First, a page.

Facebook’s DIRTY TRICK on Real Estate Investors | Episode 3

This Article is Discussed in Episode #3 of the REI Today Podcast – Click Here to Listen!

Any real estate professional who is active on social media knows that getting “likes” on your Facebook posts is hugely important when it comes to organically winning the social-media battle for consumer eyeballs. However, Facebook is about to make some changes that are going to make that process substantially more difficult for you – all under the guise of helping users better “express themselves.” That’s right, folks: It’s the dawn of the “dislike” button.

While you probably have wished that you could dislike a post on more than one occasion, how would you feel if someone disliked your recent renovation pics, or used a Facebook button to let everyone know just how “sad” or “angry” your latest listing makes them feel. While interaction will likely still lead to more views whether your viewers are positive or negative about your postings, imagine, more to the point, how your seller is going to feel about your listing if it gets negative feedback on Facebook. That’s right: it’s going to be a problem.

Facebook is making a huge deal out of this looming change, calling the move “the decision to blow up the like button.” In reality, Facebook “reactions” will supplement the “like button.” You will still see the familiar “thumbs-up” icon with every pic and post, but holding the cursor over the icon will reveal additional “Facebook reactions,” sad, angry, wow, laughter, and love. So you can see, not everything is negative, but as you’ve probably noticed on the internet, the negative does have a nasty tendency to dominate. News feeds will show a running tally of reactions in much the same manner in which they presently simply display a running tally of “likes.”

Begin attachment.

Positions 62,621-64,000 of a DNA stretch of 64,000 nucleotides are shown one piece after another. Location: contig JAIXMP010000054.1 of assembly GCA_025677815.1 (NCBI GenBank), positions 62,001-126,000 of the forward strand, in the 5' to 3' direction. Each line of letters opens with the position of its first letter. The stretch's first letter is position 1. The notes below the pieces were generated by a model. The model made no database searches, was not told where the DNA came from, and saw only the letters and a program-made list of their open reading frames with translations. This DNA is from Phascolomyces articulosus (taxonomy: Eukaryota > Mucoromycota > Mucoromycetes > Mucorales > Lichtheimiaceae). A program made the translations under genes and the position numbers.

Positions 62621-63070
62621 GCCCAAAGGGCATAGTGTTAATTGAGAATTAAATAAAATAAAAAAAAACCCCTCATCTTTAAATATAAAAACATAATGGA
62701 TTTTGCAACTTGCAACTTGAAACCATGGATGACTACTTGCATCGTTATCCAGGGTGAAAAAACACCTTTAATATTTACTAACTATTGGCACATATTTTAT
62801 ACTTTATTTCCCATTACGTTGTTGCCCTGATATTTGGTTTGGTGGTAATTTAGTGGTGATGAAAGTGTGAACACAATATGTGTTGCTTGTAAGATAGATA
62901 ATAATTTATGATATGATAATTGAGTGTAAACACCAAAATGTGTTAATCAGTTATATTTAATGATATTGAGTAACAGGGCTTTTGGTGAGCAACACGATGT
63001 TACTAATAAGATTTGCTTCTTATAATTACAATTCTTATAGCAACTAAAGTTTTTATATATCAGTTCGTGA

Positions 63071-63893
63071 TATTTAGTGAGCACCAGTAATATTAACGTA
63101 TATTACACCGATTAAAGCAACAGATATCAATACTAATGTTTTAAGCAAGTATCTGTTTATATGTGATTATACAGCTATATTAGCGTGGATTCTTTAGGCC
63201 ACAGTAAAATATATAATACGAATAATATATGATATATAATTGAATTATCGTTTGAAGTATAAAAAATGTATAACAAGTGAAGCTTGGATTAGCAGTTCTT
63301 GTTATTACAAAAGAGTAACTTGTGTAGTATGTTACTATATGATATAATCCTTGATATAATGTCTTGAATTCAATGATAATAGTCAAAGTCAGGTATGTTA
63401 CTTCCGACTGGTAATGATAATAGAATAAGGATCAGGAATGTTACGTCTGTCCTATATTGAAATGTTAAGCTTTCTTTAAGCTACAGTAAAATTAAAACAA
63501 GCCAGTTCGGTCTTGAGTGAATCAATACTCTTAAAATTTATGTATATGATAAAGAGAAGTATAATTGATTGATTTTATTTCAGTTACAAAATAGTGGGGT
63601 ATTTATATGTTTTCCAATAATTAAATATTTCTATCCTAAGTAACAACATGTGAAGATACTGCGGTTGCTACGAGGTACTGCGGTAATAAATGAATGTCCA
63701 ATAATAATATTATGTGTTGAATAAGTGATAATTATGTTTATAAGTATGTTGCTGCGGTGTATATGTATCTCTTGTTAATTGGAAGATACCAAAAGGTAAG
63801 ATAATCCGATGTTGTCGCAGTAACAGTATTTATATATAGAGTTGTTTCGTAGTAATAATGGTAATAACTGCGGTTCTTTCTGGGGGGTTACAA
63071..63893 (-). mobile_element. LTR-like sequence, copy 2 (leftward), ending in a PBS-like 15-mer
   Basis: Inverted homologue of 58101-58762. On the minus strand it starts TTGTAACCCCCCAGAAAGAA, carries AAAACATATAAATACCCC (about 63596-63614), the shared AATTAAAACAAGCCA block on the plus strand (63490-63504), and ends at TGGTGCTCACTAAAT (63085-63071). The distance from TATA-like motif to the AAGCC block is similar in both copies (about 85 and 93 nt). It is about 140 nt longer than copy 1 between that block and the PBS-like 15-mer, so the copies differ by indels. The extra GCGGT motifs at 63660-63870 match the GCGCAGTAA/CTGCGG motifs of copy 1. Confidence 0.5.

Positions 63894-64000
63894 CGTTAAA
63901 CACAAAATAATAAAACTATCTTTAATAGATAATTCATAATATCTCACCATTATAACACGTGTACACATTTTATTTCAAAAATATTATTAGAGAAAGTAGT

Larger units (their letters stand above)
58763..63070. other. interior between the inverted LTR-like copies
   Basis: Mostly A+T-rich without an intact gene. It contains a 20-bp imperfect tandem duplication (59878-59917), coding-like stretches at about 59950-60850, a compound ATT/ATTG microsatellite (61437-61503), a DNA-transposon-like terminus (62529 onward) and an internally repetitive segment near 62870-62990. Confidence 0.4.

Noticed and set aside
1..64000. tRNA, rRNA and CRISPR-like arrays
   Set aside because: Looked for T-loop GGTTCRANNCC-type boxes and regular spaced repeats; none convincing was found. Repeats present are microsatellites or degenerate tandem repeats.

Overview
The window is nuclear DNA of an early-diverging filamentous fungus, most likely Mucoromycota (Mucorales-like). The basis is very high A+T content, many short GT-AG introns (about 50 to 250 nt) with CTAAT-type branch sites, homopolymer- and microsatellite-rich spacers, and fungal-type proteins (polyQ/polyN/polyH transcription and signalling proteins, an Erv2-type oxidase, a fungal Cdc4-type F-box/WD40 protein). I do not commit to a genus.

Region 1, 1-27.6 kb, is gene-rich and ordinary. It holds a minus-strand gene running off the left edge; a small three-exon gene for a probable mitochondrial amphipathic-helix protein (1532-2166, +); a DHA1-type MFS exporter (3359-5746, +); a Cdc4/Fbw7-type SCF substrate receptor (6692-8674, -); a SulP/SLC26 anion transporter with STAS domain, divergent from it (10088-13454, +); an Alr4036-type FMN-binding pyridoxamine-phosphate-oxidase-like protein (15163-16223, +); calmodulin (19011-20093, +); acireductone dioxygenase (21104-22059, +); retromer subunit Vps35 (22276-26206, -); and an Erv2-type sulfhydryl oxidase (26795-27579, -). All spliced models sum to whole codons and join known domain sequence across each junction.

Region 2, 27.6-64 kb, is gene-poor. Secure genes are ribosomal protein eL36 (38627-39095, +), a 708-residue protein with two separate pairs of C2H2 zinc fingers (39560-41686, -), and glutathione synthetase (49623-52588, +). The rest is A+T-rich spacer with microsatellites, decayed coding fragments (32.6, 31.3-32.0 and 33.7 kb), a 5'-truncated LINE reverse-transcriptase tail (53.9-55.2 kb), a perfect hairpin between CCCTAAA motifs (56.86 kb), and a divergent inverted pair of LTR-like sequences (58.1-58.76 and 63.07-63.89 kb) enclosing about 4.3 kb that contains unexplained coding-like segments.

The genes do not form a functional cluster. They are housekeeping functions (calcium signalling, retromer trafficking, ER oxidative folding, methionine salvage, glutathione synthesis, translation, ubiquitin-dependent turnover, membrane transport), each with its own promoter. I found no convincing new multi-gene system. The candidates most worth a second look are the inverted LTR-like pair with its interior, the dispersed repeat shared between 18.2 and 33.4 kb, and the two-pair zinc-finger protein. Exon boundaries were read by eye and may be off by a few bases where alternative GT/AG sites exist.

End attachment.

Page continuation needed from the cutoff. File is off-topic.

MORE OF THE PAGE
So when will we get to see Facebook Reactions?

At time of publication, Facebook is still testing the reactions feature, which means that some devices and users in various countries have access to it while others do not. Facebook CEO Mark Zuckerberg has repeatedly expressed concern about the negativity issue, and appears unwilling to take reactions global until he is, in his own words, convinced that the new addition is “a force for good, not a force for bad.” In truth, it’s likely that Zuckerberg wants reactions live as much as everyone else, since it dramatically ramps up the network’s ability to collect emotional data that can then be used for targeted advertising. However, he – and Facebook – cannot afford to release on a wide scale until the button is tailored to at least feel positive to users.

Food for Thought:

When Facebook Reactions roll out, there will be some pretty dramatic ramifications for social media marketers. Top of the list will be that people will be able to say negative things about your posts without even taking the time to post a comment. Think about how many things you “like” without commenting. Scary, huh? You’ll need to track the feedback on your posts carefully and determine how, if at all, your specific audience leverages the expanded emotional reaction options. Then, adjust your marketing and remember, the better you understand what Facebook is getting out of the button (emotional information on its users’ likes and dislikes) the better you can leverage that button to your advantage.

Are you happy to hear about Facebook Reactions? Have you used it?

Thank you for reading REI Today’s News and Networking Section!

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Listen to Episode 3 Here


About the Author

Carole Ellis is the host of Real Estate Investing Today, a popular 9-minute daily podcast focused on educating real estate investors about the important topics that will make their investing SAFER, FASTER, and MORE PROFITABLE. She's also the editor of the Bryan Ellis Investing Letter. She has more than a decade's worth of experience in and reporting on the real estate industry and, additionally, has written dozens of courses on the topic. Carole lives in Kennesaw with her husband, Bryan, and four children. She believes wholeheartedly that your best investment is always your OWN education.

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